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Integrating Renewable Energy into the Indian grid

Wärtsilä India Ltd.
  • Local news
26-05-2017 at 9:00 AM E. Europe Standard Time

India has embarked upon a laudable and ambitious program to install 100 GW of solar PV plants and 60 GW of wind turbine plants by 2022.  However, such a large scale addition of variable or intermittent generation in a system packed with inflexible baseload coal plants – expected to total to around 250 GW by 2022 -will pose a challenge to grid management. Tackling this will require some planning and course correction.

Is there a precedent of any other country tackling such a high percentage of RE in its overall mix? Even if simplistic, let’s consider the examples of Germany and China.  

In Germany – which has invested heavily in wind and rooftop solar PV plants- there is wide variability in both RE output and the power demand. There are times when RE generation exceeds the total demand, and times when it slackens off considerably. Due to the feed-in rights of RE generation, it gets despatch priority and baseload coal plants are turned down proportionately. If there is excess still, it is ‘dumped’ on the larger European grid- causing serious discomfort to the neighbouring markets. When RE generation is inadequate, the baseload plants ramp up suitably. Thus, in the German example, flexibility is achieved by turning up/down the coal plants. Paradoxically, this has increased the country’s net carbon emission, defeating the purpose of adding RE. The overall cost to consumer has also increased.

In China, over a 100 GW of wind turbines have been installed- particularly in the Northern provinces, which also, incidentally, have large coal reserves and a large number of pithead coal plants. As load centres are far away in the East and South-East, power is transmitted through HVDC lines. When the winds are high , and the demand is lower ( as in the night time or early mornings), the coal plants are turned down but as they need to be kept operating at a minimum load- either due to technical restrictions or because they need to provide heat- the only way to manage the excess is by curtailing wind generation. In 2015, according to Bloomberg data, over 16% of wind generation was curtailed in China- again defeating the purpose of adding RE plants, even as coal plants recorded an abysmal annual load-factor of 41%.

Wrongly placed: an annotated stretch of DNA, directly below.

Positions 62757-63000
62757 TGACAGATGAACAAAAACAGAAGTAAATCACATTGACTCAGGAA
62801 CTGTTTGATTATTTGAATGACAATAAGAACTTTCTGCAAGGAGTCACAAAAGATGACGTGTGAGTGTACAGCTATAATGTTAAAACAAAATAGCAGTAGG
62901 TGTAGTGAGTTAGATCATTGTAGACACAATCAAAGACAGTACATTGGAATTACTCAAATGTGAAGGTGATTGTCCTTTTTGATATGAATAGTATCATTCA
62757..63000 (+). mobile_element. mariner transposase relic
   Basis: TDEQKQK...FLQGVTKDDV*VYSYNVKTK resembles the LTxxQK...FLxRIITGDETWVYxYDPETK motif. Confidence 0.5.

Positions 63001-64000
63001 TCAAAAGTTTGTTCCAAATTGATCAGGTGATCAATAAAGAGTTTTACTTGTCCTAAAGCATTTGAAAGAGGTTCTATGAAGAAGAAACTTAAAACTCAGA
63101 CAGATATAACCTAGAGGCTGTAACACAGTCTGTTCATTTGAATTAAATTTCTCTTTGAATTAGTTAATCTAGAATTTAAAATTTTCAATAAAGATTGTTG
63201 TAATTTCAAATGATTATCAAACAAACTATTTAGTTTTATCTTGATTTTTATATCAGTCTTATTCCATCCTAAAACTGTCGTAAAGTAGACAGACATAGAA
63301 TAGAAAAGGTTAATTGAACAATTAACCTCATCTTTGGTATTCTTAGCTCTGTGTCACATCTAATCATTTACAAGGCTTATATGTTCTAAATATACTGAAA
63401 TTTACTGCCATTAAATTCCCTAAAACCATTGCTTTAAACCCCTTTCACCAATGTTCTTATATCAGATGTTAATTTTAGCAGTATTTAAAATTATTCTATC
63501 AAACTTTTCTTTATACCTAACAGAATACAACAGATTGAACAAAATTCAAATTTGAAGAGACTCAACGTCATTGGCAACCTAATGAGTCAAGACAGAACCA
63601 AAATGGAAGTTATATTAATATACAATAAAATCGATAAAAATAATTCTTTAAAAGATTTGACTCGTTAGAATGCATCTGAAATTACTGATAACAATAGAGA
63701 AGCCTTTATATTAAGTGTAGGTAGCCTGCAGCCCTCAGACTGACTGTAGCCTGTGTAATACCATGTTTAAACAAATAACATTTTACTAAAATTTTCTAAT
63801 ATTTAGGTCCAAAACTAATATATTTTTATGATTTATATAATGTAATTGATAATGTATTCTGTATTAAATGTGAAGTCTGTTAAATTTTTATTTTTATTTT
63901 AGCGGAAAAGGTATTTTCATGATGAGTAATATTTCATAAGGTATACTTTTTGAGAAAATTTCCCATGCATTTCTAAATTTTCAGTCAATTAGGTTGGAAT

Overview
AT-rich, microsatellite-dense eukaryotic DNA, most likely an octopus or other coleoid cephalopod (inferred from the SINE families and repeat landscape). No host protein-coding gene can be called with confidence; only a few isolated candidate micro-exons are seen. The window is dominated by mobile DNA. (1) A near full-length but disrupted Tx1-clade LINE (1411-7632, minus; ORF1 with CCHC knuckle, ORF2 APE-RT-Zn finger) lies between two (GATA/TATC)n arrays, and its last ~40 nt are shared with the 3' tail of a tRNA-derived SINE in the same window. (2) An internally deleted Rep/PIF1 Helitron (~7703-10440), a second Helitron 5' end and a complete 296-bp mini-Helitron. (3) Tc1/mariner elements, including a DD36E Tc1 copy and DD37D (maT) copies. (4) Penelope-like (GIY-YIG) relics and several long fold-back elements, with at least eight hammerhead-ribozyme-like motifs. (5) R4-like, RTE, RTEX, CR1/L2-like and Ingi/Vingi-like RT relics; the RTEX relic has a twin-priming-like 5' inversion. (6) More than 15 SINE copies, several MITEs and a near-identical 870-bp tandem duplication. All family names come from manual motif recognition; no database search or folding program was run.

India seems to be heading the China way. Due to over-reliance on coal plants which have a rather inflexible operating profile, the variability of RE generation would need to be tackled either by curtailing it (as is already happening in Tamilnadu) or absorbing it by cycling down coal plants to a technical minimum level with low efficiency. Coal plants are already operating at a poor load factor of 51% and RE addition will only worsen the problem.

A report released by the Ministry of Power on ‘RE integration” in April acknowledges these issues and has, among other things, emphasised the need for more flexible generation in the system. In this context, “flexibility’ means a plant’s ability to start and ramp up to desired load within a few minutes (when RE generation falls), stop or reduce generation instantly (to fully absorb RE generation when it picks up), start/stop any number of times without a maintenance penalty and operate efficiently at all loads.

Hydro-electric plants are ideal for this application. However, the potential does not exist in all states and even where it does, it is not an all-season solution as it is rain-dependant and irrigation-linked. Fast-response gas-based generation is a good alternative. Modern plants, especially those based on combustion engines, have all the desired characteristics, with its all-season despatchability and ability to ramp up to full load within 5 minutes.   These are different from the many plants in the country that are based on combined-cycle gas turbine technology and, not flexible enough for purpose of RE-balancing, are being operated sub-optimally as baseload plants.

But isn’t gas-based generation expensive? It is, if viewed in a narrow sense of cost/KWh at plant level. However, viewed holistically at a system level, it helps in reducing the overall generation cost per KWh by a) allowing coal plants to operate at its best load and efficiency- without the need to cycle down and incur more maintenance costs, b) helping absorb cheaper and cleaner RE fully – without burdened by its variability c) by reducing the need for water, an increasingly precious commodity and d) reducing the investment costs as the capex is far lower and the commissioning quicker. The cost of gas has also come down considerably in recent months.

Thus, flexibility needs to be built in by a capacity-planning modelling exercise and optimising the generation mix suitably. We can limit addition of coal plants to meet baseload requirement and allow hydro and flexible gas plants to complement RE. With this approach, we can meet our RE-generation and carbon-emission targets- without impacting reliability of the system. 

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